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NaPoWriMo Day 14 Prompt for April 14, 2016

April 13, 2016

“Write,’ she said, ‘as if you’ll never be read.

That way you’ll be sure to tell the truth.”

― Lori Lansens

 

DAY 14  – NaPoWriMo Prompt for  April 14, 2016

Welcome to Day 14 of the NaPoWriMo challenge.  Use these prompts to inspire you to write a poem each and every day of April.

Write at least 2 Septolets  (SEP-TOE-LAYS) which remain one of my favorite short forms.   A formal septolet is 14 syllables and an informal septolet is 14 words.   The idea is to capture a moment or image in possibly two separate ways.

Formal Septolet                                                   Informal Septolet

One                           1 syllable                                  “This

Second                      2 syllables                               is easy

Or perhaps               3 syllables                               anyone can do

Four ticking bombs 4 syllables                              it,”

Blank space

Reminder                  3 syllables                            said

That you’re               2 syllables                          tightrope walker.

Late                              1 syllable                         “but don’t look down!”

– –      –         –                                                 (14 words total. 

                                                        4 words maximum on one line.)

 

Your turn.

 

For those living anywhere near Western Washington you might want to look at the new Poetry Day of the Week page that you’ll find in the upper right corner under PAGES.   A couple of times this month you may also find my Poetry Northwest announcements in between the NaPoWriMo posts.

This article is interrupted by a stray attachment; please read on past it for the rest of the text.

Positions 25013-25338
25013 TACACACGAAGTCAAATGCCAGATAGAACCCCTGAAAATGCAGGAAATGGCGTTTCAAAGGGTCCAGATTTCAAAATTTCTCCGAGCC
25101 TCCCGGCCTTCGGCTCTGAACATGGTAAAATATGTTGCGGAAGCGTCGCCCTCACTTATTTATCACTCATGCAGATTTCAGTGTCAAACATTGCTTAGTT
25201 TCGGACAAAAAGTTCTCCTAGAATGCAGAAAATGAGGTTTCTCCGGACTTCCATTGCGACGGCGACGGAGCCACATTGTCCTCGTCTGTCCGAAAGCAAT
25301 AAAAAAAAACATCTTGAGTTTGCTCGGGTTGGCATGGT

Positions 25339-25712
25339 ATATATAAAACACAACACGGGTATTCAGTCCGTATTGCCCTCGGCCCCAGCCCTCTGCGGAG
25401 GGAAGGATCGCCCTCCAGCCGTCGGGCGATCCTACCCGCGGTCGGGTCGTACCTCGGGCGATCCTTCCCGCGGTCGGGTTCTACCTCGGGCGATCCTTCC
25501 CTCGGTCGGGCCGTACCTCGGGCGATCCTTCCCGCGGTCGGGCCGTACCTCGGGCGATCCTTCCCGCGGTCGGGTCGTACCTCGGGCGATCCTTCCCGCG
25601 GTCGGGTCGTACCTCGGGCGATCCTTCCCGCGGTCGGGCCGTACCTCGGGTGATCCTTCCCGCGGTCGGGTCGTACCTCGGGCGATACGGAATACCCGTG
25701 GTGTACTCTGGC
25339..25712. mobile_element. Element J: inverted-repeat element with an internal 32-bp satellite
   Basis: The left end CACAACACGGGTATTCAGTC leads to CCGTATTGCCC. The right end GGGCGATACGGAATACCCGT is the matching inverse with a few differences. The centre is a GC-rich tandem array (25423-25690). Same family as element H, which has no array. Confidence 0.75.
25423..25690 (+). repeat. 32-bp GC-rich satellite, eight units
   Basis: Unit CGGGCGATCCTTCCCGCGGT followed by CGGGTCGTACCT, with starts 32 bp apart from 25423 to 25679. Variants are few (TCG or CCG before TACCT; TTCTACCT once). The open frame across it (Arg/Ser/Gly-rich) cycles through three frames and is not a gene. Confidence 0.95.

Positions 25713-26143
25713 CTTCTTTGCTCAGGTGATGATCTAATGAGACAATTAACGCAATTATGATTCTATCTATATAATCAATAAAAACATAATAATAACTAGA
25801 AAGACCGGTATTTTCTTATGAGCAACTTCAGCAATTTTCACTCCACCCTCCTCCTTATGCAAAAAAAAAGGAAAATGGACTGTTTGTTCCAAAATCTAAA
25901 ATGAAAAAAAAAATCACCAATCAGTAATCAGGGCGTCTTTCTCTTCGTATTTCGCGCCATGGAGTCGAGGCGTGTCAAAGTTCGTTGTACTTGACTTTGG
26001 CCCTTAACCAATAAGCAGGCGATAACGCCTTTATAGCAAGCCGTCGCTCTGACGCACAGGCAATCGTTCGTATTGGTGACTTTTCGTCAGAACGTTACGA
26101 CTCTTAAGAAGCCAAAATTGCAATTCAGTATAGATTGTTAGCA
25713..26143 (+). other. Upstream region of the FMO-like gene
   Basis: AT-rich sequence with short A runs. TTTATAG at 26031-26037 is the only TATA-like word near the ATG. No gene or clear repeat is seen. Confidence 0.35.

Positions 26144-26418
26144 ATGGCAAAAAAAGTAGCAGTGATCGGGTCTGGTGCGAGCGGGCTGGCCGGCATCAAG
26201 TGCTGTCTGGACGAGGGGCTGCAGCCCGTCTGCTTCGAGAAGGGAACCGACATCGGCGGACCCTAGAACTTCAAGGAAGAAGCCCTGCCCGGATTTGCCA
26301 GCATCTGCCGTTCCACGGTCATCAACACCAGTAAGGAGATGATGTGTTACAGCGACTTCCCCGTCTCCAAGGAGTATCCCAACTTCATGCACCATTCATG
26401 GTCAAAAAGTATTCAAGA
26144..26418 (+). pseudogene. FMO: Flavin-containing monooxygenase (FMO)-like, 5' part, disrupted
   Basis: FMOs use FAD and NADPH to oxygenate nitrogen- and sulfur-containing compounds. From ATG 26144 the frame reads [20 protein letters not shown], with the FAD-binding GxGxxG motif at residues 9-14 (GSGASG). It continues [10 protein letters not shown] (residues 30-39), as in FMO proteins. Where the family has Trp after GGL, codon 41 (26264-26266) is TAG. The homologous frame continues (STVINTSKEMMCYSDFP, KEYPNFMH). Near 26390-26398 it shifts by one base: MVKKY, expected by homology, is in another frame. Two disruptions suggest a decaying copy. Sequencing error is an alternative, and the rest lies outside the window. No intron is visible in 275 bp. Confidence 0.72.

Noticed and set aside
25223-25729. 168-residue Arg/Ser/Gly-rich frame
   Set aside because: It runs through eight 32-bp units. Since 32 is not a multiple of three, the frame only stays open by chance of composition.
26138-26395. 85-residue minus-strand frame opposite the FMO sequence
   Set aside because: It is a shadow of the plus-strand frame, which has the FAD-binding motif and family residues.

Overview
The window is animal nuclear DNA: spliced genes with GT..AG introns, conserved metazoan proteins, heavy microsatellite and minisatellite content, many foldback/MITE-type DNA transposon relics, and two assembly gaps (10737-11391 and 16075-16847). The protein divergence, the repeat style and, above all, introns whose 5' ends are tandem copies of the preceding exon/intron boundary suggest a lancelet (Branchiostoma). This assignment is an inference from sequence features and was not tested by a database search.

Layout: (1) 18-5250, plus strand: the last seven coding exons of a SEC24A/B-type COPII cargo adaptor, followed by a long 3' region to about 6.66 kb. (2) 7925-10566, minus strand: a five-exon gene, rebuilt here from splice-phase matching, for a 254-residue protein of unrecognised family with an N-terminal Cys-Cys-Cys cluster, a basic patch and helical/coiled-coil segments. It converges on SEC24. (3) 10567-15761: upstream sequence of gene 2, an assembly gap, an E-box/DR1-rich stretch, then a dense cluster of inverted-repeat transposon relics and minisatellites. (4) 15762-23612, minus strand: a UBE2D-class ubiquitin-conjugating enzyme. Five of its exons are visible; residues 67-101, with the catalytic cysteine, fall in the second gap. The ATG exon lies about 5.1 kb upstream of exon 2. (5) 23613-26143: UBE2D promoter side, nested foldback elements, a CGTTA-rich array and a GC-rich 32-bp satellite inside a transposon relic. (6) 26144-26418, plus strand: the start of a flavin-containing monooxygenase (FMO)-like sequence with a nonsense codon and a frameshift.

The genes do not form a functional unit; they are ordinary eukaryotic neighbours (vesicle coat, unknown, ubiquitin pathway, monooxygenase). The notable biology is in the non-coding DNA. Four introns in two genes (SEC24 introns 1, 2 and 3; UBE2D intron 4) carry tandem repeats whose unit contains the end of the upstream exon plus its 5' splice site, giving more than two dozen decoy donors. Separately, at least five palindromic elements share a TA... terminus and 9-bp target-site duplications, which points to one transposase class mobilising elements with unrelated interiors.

If you post the poems on your blog or anywhere using this prompt… send me a link.

Enjoy!

DAY 1 PROMPT AND POETRY NORTHWEST READINGS EVENTS ETC. IS HERE:  

My Day 12 Prompt Poem (movie obliquely)

Extensive Disconnect*

By Christopher J. Jarmick

Slowly, the camera moves. . .

Finicky cat, stoner neighbors,

an old friend appears needing a favor.

A long ride back to canyon home.

Police want answers, so does an unsavory character.

A writer has a meltdown.

Protective Doberman, enabler wife,

quack doctor, musical doorbells,

impressionist security guard.

The camera always moving . . .

revealing the price of denial, dishonesty,

addiction and betrayal.

*The Long Goodbye (Robert Altman – 1973)

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